See also:master, Thomas Anderson . Two offers made to him to go to New South
See also:Wales in some official capacity came to nothing, and in
See also:October 18o1 Park removed to
See also:Peebles, where he practised as a
See also:doctor . In the autumn of 1803 he was invited by the
See also:government to lead another expedition to the Niger . Park, who chafed at the hardness and monotony of life at Peebles, accepted the offer, but the starting of the expedition was delayed .
See also:Part of the waiting
See also:time was occupied in the perfecting of his Arabic—his teacher being Sidi Ambak Bubi, a native of
See also:Mogador; whose vagaries both amused and alarmed the
See also:people of Peebles .
In May 1804 Park went back to Foulshiels, where he made the acquaintance of SirWalter
See also:Scott,then living near by at Ashesteil, with whom he soon became on terms of warm friendship . In September he was summoned to
See also:London to leave on the new expedition; he parted from Sir Walter with the hopeful
See also:proverb on his lips, " Freits (omens) follow those that look to them." Park had at that time adopted the theory that the Niger and the
See also:Congo were one, and in a memorandum drawn up before he
See also:left England he wrote: " My hopes of returning by the Congo are not altogether fanciful." He sailed from Portsmouth for the Gambia on the 3ist of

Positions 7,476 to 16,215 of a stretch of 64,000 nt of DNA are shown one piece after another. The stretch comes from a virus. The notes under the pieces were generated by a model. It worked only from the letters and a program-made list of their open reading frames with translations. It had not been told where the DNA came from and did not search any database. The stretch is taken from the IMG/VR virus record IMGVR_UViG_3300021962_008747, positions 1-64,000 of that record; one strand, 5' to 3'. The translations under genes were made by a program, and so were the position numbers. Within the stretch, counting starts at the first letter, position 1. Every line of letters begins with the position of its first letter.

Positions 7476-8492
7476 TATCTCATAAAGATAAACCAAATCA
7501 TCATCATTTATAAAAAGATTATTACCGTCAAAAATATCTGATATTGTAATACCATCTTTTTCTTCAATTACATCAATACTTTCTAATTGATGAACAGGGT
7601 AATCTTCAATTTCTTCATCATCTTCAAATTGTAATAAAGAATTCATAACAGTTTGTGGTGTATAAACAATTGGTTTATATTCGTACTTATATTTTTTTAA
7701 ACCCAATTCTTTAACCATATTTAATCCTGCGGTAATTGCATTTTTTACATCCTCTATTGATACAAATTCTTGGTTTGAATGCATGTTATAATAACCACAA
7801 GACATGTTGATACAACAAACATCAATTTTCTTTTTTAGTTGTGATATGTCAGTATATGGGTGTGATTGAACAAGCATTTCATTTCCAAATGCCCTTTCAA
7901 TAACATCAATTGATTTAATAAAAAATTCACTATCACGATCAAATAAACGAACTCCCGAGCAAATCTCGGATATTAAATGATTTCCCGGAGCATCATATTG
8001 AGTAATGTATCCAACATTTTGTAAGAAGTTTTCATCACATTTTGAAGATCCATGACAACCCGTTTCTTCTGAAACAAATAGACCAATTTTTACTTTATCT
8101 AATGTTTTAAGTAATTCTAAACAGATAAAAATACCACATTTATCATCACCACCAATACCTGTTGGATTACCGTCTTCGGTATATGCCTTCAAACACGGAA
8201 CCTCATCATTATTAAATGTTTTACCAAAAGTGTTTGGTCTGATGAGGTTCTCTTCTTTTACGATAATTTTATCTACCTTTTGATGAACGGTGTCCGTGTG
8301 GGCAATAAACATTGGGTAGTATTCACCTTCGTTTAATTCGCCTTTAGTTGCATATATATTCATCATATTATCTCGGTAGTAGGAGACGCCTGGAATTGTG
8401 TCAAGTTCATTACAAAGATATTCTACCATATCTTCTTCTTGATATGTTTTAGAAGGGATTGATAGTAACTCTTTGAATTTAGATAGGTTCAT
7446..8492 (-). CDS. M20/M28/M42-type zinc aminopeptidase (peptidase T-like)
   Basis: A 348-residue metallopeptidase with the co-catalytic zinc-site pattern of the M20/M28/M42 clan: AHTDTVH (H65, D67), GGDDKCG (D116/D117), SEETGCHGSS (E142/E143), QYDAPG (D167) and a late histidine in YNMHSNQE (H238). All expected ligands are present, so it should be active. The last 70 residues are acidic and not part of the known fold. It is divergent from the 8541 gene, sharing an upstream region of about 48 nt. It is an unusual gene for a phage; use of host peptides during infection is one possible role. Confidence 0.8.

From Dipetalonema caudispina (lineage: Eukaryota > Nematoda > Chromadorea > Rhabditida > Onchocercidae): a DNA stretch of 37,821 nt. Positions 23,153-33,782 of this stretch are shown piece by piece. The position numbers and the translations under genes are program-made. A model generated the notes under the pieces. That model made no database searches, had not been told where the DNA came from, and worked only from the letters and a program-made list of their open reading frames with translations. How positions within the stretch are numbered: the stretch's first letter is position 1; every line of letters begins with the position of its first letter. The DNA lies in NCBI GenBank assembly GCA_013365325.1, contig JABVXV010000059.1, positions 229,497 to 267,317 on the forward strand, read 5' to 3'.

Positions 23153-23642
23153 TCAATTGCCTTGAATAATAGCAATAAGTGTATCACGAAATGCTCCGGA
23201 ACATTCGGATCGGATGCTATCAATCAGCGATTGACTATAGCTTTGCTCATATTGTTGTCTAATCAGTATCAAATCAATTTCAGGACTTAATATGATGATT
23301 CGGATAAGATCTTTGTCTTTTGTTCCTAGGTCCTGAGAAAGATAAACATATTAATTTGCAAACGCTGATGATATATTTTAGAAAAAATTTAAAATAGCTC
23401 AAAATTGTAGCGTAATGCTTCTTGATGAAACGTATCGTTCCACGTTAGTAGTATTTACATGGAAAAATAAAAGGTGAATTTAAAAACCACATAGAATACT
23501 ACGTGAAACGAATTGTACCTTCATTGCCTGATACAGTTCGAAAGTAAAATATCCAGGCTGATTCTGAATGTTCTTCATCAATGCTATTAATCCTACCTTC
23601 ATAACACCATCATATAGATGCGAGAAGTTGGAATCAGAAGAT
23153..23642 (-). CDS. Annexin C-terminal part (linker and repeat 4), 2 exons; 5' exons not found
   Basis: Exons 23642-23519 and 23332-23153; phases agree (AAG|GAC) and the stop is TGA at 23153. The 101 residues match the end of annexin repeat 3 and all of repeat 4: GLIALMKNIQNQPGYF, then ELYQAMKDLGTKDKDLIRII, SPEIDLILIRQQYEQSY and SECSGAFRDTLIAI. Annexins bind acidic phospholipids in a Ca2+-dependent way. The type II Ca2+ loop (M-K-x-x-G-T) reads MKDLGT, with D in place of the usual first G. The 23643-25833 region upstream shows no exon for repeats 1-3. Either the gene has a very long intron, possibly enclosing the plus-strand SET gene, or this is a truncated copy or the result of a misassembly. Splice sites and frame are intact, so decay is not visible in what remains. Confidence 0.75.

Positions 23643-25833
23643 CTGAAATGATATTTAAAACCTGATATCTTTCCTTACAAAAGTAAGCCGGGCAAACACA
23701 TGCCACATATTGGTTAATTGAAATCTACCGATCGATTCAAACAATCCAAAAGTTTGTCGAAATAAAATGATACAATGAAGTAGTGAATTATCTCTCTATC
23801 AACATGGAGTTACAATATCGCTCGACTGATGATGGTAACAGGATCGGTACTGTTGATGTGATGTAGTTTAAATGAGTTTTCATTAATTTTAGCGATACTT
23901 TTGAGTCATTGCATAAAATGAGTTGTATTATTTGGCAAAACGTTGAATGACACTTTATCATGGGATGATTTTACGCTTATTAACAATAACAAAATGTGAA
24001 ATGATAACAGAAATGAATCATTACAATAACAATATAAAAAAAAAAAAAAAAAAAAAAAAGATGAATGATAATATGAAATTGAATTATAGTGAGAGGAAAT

See also:January 1805i having been given a captain's commission as
See also:head of the government expedition .
See also:Alexander' Anderson, his brother-in-law, was second in command, and on him was ,bestowed a lieutenancy .
See also:George Scott, a
See also:fellow Borderer, was draughtsman, and the party included four or five artificers . At
See also:Goree (then in British occupation) Park was joined by
See also:Lieutenant Martyn, R.A.,
See also:thirty-five privates and two
See also:seamen . The expedition did not reach the Niger until the
See also:middle of August, when only eleven Europeans were left alive; the
See also:rest had succumbed to fever or dysentery . From Bamako the journey o Segu was made by
See also:canoe . Having received per-
See also:mission from the ruler of that
See also:town to proceed, at Sansandig, a little below Segu, Park made ready for his journey down the still unknown part of the river . Park, helped by one soldier, the only one left capable of work, converted two canoes into one tolerably good
See also:boat, 40 ft. long and 6 ft. broad . This he christened H.M.
See also:schooner "Joliba" (the native name for the Niger), and in it, with the surviving members of his party, ha set
See also:sail down stream on the 19th of
See also:November . At Sansandigr on the 28th of October, Anderson had died, and in him Park lost the only member of the party-except Scott, already dead—who had been of real use . Those who embarked in the " Joliba " were Park, Martyn, three European soldiers (one mad), a
See also:guide and three slaves .
Before his departure Park gave to Isaaco, a
See also:Mandingo guide who had been with him thus far, letters to take back to the Gambia for transmission to England . The spirit with which Park began the final stage of his enterprise is well illustrated by his
See also:letter to the head of the Colonial
See also:Office: " shall," he wrote, " set sail for the east with the fixed